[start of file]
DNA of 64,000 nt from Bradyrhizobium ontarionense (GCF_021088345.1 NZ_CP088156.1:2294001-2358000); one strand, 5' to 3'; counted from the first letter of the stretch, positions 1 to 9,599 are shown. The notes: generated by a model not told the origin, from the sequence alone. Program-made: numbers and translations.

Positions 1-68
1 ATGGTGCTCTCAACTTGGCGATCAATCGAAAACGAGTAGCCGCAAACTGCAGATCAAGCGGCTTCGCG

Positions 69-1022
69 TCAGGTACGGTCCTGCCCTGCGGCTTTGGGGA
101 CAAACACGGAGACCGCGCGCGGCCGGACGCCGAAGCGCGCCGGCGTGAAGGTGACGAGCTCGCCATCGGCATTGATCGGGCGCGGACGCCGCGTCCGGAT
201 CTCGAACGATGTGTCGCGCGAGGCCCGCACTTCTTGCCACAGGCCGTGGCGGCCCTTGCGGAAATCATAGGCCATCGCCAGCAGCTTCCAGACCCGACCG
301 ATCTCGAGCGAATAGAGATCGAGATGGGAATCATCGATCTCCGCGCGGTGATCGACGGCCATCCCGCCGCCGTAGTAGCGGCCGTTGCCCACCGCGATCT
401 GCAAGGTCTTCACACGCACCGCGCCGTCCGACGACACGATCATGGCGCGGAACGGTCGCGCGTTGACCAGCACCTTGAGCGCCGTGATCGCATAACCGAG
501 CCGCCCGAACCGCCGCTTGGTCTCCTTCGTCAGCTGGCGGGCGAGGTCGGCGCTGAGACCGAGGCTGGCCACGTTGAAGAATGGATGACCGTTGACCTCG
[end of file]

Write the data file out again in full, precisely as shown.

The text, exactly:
DNA of 64,000 nt from Bradyrhizobium ontarionense (GCF_021088345.1 NZ_CP088156.1:2294001-2358000); one strand, 5' to 3'; counted from the first letter of the stretch, positions 1 to 9,599 are shown. The notes: generated by a model not told the origin, from the sequence alone. Program-made: numbers and translations.

Positions 1-68
1 ATGGTGCTCTCAACTTGGCGATCAATCGAAAACGAGTAGCCGCAAACTGCAGATCAAGCGGCTTCGCG

Positions 69-1022
69 TCAGGTACGGTCCTGCCCTGCGGCTTTGGGGA
101 CAAACACGGAGACCGCGCGCGGCCGGACGCCGAAGCGCGCCGGCGTGAAGGTGACGAGCTCGCCATCGGCATTGATCGGGCGCGGACGCCGCGTCCGGAT
201 CTCGAACGATGTGTCGCGCGAGGCCCGCACTTCTTGCCACAGGCCGTGGCGGCCCTTGCGGAAATCATAGGCCATCGCCAGCAGCTTCCAGACCCGACCG
301 ATCTCGAGCGAATAGAGATCGAGATGGGAATCATCGATCTCCGCGCGGTGATCGACGGCCATCCCGCCGCCGTAGTAGCGGCCGTTGCCCACCGCGATCT
401 GCAAGGTCTTCACACGCACCGCGCCGTCCGACGACACGATCATGGCGCGGAACGGTCGCGCGTTGACCAGCACCTTGAGCGCCGTGATCGCATAACCGAG
501 CCGCCCGAACCGCCGCTTGGTCTCCTTCGTCAGCTGGCGGGCGAGGTCGGCGCTGAGACCGAGGCTGGCCACGTTGAAGAATGGATGACCGTTGACCTCG